Police slated for using 'faulty' evidence in licence reviews

By Ellie Bothwell

- Last updated on GMT

Related tags Lancashire License Metropolitan police

Sarah Clover, Frankie Musso, Gill Sherratt from Blu Bar after winning the hearing
Sarah Clover, Frankie Musso, Gill Sherratt from Blu Bar after winning the hearing
Police are consistently presenting “faulty” evidence during licence reviews and “show no sign of stopping”, industry lawyers and consultants have warned

Sarah Clover, licensing barrister at Kings Chambers, said police often present evidence that is unrelated to the pub in question because they do not want to go through the “time consuming and expensive process” of checking whether there is a connection between incidents and licensed premises.

She said it is not a conspiracy on behalf of the police but pubs are often noted in incident logs as a landmark rather than as the crime scene. Those incidents can eventually form part of police representations against the premises in a licence review.

“I see this time and time again. It’s a consistent problem and it shows no signs of slowing down,” she told the Publican’s Morning Advertiser.

Red marker

“Police should put a red marker against the incidents that are the responsibility of the premises for the purposes of any further investigation. The alternative is, when it comes to a review, [the police] sit there for hours and go through the logs very carefully.”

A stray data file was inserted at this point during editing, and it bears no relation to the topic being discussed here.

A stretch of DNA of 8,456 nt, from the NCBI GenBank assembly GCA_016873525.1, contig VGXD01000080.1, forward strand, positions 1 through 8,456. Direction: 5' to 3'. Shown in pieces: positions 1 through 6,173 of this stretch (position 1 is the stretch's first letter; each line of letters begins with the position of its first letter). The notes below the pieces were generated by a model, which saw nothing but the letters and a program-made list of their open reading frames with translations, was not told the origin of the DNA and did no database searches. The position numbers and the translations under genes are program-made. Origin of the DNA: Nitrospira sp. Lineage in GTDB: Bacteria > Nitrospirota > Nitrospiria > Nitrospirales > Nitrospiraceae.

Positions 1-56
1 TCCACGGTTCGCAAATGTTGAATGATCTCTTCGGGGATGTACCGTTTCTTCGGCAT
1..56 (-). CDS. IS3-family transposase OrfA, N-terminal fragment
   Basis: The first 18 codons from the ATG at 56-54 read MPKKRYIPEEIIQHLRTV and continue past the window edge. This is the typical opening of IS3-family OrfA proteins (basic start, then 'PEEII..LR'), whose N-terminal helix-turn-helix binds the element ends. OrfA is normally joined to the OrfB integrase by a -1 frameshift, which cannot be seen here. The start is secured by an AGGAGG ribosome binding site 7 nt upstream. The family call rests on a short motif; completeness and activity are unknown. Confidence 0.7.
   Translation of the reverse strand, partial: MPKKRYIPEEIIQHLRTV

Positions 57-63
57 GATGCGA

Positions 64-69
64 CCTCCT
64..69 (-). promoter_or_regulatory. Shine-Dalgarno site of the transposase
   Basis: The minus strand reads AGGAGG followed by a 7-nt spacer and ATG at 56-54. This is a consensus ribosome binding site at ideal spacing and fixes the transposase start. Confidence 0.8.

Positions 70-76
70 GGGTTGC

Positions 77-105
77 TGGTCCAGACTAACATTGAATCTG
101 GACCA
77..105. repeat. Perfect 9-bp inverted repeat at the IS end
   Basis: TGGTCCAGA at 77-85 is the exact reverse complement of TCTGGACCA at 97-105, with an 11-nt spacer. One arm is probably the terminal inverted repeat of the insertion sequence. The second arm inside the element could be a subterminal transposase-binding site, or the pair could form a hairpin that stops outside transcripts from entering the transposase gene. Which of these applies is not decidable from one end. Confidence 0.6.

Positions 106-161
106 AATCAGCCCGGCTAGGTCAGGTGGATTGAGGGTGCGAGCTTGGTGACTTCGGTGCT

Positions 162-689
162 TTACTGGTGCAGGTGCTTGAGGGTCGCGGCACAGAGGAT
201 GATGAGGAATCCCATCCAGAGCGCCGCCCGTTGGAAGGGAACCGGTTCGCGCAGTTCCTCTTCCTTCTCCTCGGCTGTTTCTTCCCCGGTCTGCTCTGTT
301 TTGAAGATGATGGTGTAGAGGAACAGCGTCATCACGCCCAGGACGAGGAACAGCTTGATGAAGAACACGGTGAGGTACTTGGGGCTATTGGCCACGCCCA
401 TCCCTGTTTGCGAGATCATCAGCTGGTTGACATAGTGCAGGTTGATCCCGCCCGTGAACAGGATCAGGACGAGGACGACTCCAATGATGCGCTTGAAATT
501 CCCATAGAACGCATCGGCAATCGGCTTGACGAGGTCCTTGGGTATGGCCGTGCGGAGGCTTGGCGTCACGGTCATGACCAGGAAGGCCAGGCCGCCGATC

Last fortnight, the licensee of Blu Bar in Burnley, Lancashire escaped a reduction in the venue’s opening hours, after Burnley Borough Council’s licensing committee ruled crime and disorder referred to by Lancashire Constabulary had “no causal connection” to the bar.

The police presented 70 pieces of evidence relating to 40 incidents, including assaults inside and outside the venue, and claimed mismanagement by the licensee. However, after investigating licensing consultant Gill Sherratt and Clover, both defending the bar, found that four incidents had occurred inside the premises.


Licensee Frankie Musso said: “95% of what they claimed was untrue. And it cost us an absolute shedload of money.”

Following pressure from the police since he took on the bar in July 2013, Musso said he stopped all drinks deals, hired three extra door staff to patrol the streets in the surrounding area and introduced a “rest and recovery centre” where customers can sober up, but he said the police were determined to reduce the pub’s 7am closing time regardless.

He added: “I would much rather the police came to us and said ‘we’re having resource problems’ and I would gladly help, rather than drag us through a five-month review unnecessarily.”
Last month Metropolitan Police dropped its claims of hooliganism by Crystal Palace fans at the Portmanor pub in Crystal Palace after the landlord challenged the force to provide evidence.

Trade consultant Michael Kheng said he sees this kind of behaviour from the police “every day”.
“As a result of poor presentation of evidence from two police forces we have been forced to lodge complaints on behalf of our clients,” he said.

Related topics Licensing law

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